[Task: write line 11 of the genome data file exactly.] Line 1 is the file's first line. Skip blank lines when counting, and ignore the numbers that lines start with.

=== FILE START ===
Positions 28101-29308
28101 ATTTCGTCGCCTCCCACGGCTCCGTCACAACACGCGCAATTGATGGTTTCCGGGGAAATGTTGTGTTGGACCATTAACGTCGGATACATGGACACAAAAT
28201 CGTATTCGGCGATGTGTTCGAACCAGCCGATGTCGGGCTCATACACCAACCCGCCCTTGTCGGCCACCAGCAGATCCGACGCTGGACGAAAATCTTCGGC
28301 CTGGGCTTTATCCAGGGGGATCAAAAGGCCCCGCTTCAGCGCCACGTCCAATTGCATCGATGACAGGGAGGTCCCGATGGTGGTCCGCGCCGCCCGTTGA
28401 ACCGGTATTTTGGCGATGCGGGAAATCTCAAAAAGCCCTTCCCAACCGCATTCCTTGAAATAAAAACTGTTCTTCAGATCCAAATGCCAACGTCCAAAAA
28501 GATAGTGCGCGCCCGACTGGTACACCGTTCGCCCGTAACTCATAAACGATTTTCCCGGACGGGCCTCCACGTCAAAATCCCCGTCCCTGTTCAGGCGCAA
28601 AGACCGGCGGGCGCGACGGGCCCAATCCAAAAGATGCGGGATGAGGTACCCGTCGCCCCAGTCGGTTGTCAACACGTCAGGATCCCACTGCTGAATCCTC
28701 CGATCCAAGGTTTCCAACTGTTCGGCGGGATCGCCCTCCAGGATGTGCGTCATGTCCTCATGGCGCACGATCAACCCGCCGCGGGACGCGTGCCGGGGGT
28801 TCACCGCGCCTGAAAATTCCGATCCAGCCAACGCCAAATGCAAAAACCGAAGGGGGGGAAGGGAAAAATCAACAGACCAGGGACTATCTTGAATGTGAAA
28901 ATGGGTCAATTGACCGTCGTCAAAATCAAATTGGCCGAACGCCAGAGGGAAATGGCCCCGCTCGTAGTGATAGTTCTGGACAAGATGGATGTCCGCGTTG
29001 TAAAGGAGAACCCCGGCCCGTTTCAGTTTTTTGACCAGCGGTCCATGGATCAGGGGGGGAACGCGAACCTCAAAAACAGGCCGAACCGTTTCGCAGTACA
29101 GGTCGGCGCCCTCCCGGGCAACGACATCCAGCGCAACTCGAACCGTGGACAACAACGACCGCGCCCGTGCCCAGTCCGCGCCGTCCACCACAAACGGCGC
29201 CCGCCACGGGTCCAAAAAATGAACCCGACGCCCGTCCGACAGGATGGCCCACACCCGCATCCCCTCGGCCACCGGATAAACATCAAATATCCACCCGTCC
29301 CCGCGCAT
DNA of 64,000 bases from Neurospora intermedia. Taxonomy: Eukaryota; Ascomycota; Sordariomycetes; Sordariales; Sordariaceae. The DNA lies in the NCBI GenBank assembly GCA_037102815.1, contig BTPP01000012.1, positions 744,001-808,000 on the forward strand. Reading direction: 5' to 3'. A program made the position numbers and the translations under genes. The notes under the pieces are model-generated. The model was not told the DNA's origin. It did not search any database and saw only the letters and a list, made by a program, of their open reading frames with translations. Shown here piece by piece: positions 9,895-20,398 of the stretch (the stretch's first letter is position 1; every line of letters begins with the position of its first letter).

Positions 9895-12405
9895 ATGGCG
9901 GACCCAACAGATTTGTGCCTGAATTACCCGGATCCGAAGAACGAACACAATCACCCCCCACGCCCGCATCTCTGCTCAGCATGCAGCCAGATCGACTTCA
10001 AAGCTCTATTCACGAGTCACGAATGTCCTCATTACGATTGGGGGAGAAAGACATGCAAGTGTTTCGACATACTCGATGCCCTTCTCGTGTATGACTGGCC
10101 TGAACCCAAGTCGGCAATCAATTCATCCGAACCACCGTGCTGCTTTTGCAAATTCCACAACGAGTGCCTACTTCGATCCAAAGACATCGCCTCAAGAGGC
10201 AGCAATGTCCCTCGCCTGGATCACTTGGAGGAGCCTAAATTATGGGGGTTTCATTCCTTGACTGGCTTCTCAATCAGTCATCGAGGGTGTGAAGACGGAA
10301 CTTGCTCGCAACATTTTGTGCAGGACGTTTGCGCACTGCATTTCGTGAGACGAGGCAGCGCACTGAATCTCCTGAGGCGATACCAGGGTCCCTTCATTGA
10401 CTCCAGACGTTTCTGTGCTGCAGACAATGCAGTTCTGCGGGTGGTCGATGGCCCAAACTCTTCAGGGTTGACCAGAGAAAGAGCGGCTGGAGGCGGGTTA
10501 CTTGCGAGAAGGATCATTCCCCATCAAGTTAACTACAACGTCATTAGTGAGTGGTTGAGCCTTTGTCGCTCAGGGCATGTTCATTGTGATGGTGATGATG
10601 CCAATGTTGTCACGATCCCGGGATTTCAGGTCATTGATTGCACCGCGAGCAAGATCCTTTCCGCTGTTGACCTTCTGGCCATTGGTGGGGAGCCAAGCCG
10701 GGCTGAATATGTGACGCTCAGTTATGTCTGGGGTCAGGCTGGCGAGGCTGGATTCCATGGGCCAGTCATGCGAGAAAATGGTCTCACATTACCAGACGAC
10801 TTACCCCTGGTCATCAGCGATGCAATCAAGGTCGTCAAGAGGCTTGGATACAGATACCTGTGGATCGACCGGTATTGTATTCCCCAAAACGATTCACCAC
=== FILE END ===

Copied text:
29001 TAAAGGAGAACCCCGGCCCGTTTCAGTTTTTTGACCAGCGGTCCATGGATCAGGGGGGGAACGCGAACCTCAAAAACAGGCCGAACCGTTTCGCAGTACA